Author: Tom Heller

Challenges to the NHS

Updated Monday, 8th January 2007
After watching Can Gerry Robinson Fix The NHS?, Dr Tom Heller looks at the challenges faced by the NHS and managers and practitioners.

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During the first programme of Can Gerry Robinson Fix The NHS, Gerry seems to be struggling to make sense of some of the apparent complexities that are causing stagnation and feelings of negativity throughout the hospital system. What needs to shift in order for some simple things to happen? How can patient waiting times be brought under control if everything drifts on in the way that it always has? Who is managing the system?

Although these problems seem to be specific to the hospital in which the series has been recorded, there are features that may well be generalised throughout the NHS. In his attempt to understand what is going on within this hospital in Rotherham, Gerry has discovered that there are powerful interest groups involved in running the organisation. Surgeons and anaesthetists in the operating theatres and clinical consultants in the paediatric department seem to be pitted against the managers when it comes to attempts to implement change. Initially members of these powerful groups seem keen to protect their own interests and defend the status quo.

"there are people prepared to use their personal energy to advocate change"

However, it is not as simple as a battle between potentially competing interest groups. In each of these groups Gerry has identified individuals who do not conform to type. Within each group there are people prepared to use their personal energy to advocate change, and who have developed ideas for improving the system. Gerry seems to sniff them out and let them have their say. These ‘champions’ need encouragement and rewards for bringing about change. But there are also individuals who tend to block every suggestion and spread feelings of negativity.

Are the situations and complex problems that Gerry Robinson has uncovered deep within Rotherham General Hospital unique to that organisation, or are they typical of what happens throughout the NHS and within all large organisations? Obviously the individuals who were brave enough to be recorded going about their work in the bowels of the hospital are unique. But I found myself stimulated by the programme to think how similar the problems faced by the people featured in the series were to those I encounter in every corner of the NHS. In my experience of working in the NHS it does seem difficult to change things for the better.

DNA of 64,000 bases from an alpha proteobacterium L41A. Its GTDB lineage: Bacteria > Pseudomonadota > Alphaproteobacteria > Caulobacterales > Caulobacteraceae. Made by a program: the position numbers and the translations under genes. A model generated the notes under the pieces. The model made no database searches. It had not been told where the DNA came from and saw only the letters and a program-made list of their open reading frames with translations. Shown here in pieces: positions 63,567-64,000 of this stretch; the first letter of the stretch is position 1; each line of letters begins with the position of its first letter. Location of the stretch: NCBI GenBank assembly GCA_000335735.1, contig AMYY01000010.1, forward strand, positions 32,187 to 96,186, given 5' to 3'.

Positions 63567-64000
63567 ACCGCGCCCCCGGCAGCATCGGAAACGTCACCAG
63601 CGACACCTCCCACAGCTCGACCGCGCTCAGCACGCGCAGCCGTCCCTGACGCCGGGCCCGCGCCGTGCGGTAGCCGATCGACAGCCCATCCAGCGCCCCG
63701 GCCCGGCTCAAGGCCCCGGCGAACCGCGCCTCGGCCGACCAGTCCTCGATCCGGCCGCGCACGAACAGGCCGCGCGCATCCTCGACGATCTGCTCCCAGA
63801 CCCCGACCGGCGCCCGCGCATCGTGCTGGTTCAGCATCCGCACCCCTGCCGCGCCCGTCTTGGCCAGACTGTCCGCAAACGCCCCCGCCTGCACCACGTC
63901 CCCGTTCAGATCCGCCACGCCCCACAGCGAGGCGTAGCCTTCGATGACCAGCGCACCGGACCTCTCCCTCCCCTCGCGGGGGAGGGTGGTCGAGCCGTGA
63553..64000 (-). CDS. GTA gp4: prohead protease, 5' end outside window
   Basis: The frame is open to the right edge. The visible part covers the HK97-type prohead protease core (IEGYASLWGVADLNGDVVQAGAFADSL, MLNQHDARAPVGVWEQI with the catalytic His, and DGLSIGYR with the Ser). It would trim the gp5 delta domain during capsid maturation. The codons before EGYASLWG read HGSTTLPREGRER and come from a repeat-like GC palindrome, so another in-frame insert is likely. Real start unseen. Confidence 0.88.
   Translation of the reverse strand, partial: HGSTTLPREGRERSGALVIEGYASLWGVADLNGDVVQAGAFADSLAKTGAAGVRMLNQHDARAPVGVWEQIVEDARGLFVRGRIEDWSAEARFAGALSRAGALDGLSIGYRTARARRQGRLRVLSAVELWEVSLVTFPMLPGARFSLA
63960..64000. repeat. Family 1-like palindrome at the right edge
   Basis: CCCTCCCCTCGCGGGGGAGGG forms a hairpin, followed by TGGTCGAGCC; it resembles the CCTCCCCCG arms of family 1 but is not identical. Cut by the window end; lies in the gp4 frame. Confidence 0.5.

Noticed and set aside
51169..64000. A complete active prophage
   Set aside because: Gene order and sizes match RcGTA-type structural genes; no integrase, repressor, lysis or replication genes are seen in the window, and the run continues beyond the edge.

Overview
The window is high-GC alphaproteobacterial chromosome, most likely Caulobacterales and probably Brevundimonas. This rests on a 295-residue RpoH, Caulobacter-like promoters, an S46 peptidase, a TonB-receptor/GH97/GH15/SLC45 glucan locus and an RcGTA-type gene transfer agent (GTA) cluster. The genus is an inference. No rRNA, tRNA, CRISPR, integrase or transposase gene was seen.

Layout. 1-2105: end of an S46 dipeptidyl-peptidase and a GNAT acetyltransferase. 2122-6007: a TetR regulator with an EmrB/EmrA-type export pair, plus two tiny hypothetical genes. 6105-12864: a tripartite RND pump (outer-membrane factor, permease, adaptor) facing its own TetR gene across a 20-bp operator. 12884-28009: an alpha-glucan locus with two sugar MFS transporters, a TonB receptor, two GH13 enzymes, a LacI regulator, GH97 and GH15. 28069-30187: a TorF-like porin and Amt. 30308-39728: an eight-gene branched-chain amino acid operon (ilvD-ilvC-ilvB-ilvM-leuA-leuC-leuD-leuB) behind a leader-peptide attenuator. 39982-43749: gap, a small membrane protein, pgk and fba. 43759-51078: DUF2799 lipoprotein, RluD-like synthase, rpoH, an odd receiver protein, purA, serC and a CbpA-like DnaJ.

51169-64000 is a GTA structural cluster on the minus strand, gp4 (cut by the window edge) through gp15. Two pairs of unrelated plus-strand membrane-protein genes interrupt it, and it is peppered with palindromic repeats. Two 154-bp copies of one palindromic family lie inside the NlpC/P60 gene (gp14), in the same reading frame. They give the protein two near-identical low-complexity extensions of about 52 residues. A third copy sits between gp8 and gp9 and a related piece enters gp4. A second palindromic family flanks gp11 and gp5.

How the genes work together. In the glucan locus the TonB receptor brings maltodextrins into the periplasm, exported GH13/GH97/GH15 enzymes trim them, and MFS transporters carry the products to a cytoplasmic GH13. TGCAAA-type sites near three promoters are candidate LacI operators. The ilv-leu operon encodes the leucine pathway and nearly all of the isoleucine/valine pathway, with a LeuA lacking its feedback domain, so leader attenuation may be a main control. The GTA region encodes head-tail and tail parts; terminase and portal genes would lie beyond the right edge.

"in my experience it does seem difficult to change things for the better"

The dead weight of routine and ‘usual practice’ can suppress innovation and squash the energy out of people of good will who are committed to finding ways of improving the system. It is too easy to say that ‘too much bureaucracy’ is the problem… because pitfalls and reasons to revert to the way that things have always been done can come from many different quarters. It might be that powerful interests are involved, such as the doctors or other professional groups… but often it is just a rather general lack of motivation or imagination, or the intervention of one difficult character, that keeps things the way they have always been. Of course, in times of financial growth new services can be added to the old, but in the current climate this is impossible and any new ways of working will be in direct competition with the powerful status quo.

Although the first programme in the series does not deal with the problem of targets and financial imperatives that are imposed from higher up within the NHS, or from central government, these are real issues for people working in today’s NHS. Many units at all levels of the NHS seem mesmerised by the need to meet increasingly impossible financial targets. Managers, such as the Chief Executive of Rotherham General Hospital, Brian James, appear to be overwhelmed by pressure from above, to meet those targets, and pressure from below, attempting to respond to the concerns of people providing front-line services. But the way managers respond to these pressures is crucial. They are responsible for bringing about change within their organisation and the personal skill and style they bring to the task is the single most important factor that determines whether the culture of their organisation will be one in which change is encouraged and rewarded… or not.

"the programme presents real challenges to people working within the NHS"

The programme presents real challenges to people working within the NHS. Do you want to be part of an organisation that has the ability to change and develop? If so, are you prepared to be flexible and perhaps look again at some of the time-honoured practices to which you are currently attached? And, if you are a manager, do you want to take the risk of listening to the concerns of people employed within your organisation and support them in the process of innovation and change? Can you spend some time focussing on issues that are not simply concerned with balancing the books?

These and other issues will be tackled by Gerry in the next two programmes.

 

 

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